Riding in winter: Timeless motorcycle maintenance tips from the 1960s
Imagine the scene: it’s a dark winter’s night, the snow is falling heavily and as you cross the lonely moors the wheels begin to spin. You need to get home – you have had a desperate phone call and your wife is in labour. You’re going to miss the birth!
Do not despair – there is an answer! A well-prepared winter motorcyclist can be snowready with DIY snow chains! Let me explain…
I was having a clearout of old motorcycle paperwork when I found an old manila envelope postmarked 1966 containing a Pitman’s motorcycle maintenance book and some Amal carburettor spec sheets. Sandwiched in between was a 20-page paper booklet, which contained loads of handy motorcycle maintenance tips from the ’60s.
There was a whole section of winter tips as back then a motorcycle was an essential mode of transport for work and not just for leisure on nice sunny days.
Alongside tips like “stuff newspapers inside your jacket for insulation” was another that made me do a double take: “how to make snow chains”. The tip came with a diagram showing you how to make them. Perhaps it was just a crazy idea dreamed up in the days before injury claims, but I decided to try it on myYamaha RD400.
THE MANUFACTURE AND TEST DRIVE
Not having a handy old chain in the garage, I asked my work colleagues for cut offs of drive chain. It wasn’t long before a pile of various sizes built up on my bench. I eyed up the approximate scale of chain to tyre size on the diagram and decided to go for ½ inch. After a couple of weeks I still didn’t have enough chain, so I sent the engineering apprentice to dig through the scrap skip – just the sort of mucky job that apprentices were made for!
When he found out what I was up to he was soon enthusiastically sketching improvements, which involved drilling holes through the tyre and bolting small lengths of chain diagonally across the tread!
Sticking with the old drawing, I cut short lengths of chain to wrap around the tyre. Pieces of stiff wire were then twisted around each end to create a hook.
The old instructions made no mention of the amount of chain needed to goaround the wheel. My RD400 has the seven spoke alloy wheels and equal spacing worked out to a pair between each spoke, so I made 14 chains.
Next was the easiest job of all, which was cutting some bands from an old inner tube – luckily I have a terrible habit of using old tyres on my RD400, so I had a glut of them to choose from in my garage. Fitting the chains is a fairly easy job, especially if you have a motorcycle bench lift. The only problem I encountered wasthe slight fouling of a few of the chains on the chain guard as the wheel turned. It was not a severe problem – just a passing brush of chain on tin.
I pushed the bike out of the garage to take a few artistic finished photos with the bike and me looking skywards waiting for snow, even though I live in North Wiltshire and have not seen more than one day of snow in the last 30 years! I did a short test ride down the drive with the rear wheel bumping along – not pleasant and I wouldn’t want to go at any speed. I thought that was it – the idea is plain daft and it will never work!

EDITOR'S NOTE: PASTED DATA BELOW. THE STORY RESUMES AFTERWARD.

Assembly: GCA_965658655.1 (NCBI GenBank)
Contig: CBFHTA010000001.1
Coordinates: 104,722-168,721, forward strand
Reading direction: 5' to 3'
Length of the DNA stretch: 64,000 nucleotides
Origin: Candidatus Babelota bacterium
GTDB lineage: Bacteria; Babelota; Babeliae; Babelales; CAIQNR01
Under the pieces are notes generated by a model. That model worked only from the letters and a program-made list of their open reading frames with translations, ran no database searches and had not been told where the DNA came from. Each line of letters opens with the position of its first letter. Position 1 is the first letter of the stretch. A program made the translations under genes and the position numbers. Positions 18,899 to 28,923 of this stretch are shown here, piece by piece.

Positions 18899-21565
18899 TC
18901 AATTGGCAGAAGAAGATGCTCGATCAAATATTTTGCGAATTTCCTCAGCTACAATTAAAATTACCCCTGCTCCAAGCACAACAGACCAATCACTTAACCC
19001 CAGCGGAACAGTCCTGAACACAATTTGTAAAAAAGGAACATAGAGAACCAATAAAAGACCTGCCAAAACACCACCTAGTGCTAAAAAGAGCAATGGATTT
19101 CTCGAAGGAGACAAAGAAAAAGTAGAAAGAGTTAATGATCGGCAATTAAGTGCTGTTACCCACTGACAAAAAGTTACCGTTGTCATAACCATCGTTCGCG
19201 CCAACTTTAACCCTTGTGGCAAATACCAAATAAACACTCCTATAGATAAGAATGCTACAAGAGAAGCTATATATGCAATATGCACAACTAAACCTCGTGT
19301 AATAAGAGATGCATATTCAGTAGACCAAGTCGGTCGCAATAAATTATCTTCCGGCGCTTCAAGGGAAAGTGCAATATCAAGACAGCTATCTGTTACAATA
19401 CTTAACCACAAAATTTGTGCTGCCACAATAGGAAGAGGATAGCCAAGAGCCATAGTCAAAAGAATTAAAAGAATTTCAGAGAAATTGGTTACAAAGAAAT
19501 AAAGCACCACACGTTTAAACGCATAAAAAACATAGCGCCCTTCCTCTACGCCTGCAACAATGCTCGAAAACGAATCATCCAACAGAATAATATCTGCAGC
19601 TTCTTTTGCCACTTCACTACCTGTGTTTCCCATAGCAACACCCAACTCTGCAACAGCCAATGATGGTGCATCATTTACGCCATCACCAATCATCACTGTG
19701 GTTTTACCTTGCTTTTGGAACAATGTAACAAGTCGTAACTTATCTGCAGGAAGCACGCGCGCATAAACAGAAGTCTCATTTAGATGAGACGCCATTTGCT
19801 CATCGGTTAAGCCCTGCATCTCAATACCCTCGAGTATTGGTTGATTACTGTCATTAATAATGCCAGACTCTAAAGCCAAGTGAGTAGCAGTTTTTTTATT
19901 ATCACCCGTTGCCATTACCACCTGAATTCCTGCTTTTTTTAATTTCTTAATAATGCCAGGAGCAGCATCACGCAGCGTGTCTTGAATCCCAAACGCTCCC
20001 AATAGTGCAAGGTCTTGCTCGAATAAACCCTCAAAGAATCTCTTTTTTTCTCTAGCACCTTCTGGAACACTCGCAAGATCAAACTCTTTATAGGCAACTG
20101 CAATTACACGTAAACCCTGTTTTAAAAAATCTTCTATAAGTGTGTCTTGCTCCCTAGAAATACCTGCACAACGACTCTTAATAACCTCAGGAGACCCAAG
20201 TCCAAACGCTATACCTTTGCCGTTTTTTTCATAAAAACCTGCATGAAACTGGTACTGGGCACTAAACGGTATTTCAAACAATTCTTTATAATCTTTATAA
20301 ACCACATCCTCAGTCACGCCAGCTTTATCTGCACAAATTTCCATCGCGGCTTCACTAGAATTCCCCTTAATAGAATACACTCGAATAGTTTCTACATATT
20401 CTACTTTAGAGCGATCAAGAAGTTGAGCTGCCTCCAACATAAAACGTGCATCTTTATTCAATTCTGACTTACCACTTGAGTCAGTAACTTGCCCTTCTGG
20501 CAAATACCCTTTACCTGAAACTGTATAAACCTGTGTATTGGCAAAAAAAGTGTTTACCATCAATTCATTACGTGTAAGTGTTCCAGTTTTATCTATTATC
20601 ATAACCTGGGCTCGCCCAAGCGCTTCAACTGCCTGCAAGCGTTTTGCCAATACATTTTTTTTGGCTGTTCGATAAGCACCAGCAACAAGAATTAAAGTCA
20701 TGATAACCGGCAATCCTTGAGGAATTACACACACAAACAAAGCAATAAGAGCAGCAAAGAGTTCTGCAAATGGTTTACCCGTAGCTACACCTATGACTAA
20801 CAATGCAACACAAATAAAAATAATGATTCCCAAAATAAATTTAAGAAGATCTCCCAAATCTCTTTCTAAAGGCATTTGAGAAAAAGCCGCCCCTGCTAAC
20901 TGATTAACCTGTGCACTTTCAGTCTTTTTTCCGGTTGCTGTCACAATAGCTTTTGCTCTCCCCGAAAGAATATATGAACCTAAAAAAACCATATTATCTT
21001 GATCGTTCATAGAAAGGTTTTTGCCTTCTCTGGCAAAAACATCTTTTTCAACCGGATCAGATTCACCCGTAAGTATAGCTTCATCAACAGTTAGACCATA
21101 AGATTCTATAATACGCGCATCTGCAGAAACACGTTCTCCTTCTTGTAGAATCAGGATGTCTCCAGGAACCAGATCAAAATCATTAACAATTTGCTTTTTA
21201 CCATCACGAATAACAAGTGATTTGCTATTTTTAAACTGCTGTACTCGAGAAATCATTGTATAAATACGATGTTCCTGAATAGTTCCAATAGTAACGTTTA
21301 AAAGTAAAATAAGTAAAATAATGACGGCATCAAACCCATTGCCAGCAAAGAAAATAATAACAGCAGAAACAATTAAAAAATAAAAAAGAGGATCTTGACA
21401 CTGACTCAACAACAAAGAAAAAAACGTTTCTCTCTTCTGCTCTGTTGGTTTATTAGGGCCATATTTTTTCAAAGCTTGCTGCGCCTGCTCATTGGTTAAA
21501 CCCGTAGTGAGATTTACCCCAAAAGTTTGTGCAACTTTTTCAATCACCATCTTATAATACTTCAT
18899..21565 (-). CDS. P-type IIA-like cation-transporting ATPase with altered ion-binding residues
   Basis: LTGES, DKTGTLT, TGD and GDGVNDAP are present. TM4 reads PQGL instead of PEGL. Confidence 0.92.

THE SECOND TEST DRIVE
I keep my RD400 on the road all year and during winter I like to take it out to clear the cobwebs. It was freezing cold last winter and the council covered the roads with bike-rotting grit and we had nearly two days of constant rain and grey skies. (I must say thanks to the Aircooled RD club member from Australia who kept sending me his weather reports – temperatures 30-40°C with a UV index of 11 (extreme). The same chap told me that they ride in full protective gear because the tarmac gets so hot that if you have an accident and cannot move you will soon become toast if the emergency services don’t arrive quickly!).
On New Year’s Eve, the weather finally cleared, so I took the RD400 for an end of year run and got the expansion chambers ringing. Bliss! When I got home I put the RD400 back on the bench and the rear wheel was soon out for a tyre change. (The more keen-eyed reader may have noticed the lack of tread on my old rear Avon Roadrunner.) Not intending to rush the job I removed the old tyre and left the refitting to another day. A few days passed and then it snowed nearly everywhere in the UK, bringing the country to a stand still.
When I realised the snow was going to last more than one day, I seized the chance to get some snow chain pictures with actual snow!
The best tyre I had was a super grippy ‘Shin Hung’, so that was fitted along with the bits and pieces of the DIY snow chains. It became immediately apparent that the idea of chains on a motorcycle was not as daft as it sounded because, ridden slowly, the chains were actually pushed down into the snow and ice by the weight of the bike.
All things considered, the idea was only supposed to give you basic drive with no wheel spin, so speed was not important. The ‘Shin Hung’ tyre has a smaller profile than my old Avon Roadrunner, so the wheel turned without the chains touching the guard. A few gentle rides up and down the drive soon proved how well the idea worked and it did a good job of breaking up the compacted icy surface, making clearing the drive a doddle!
So, in the end, the motorcycle snow chain idea was not as daft as it sounded and it performed well, as long as you only used them on snow and ice. I won’t be using them in day-to-day life, but I must congratulate the old motorcyclists who were determined to get to work and not stay in bed like us modern wimps!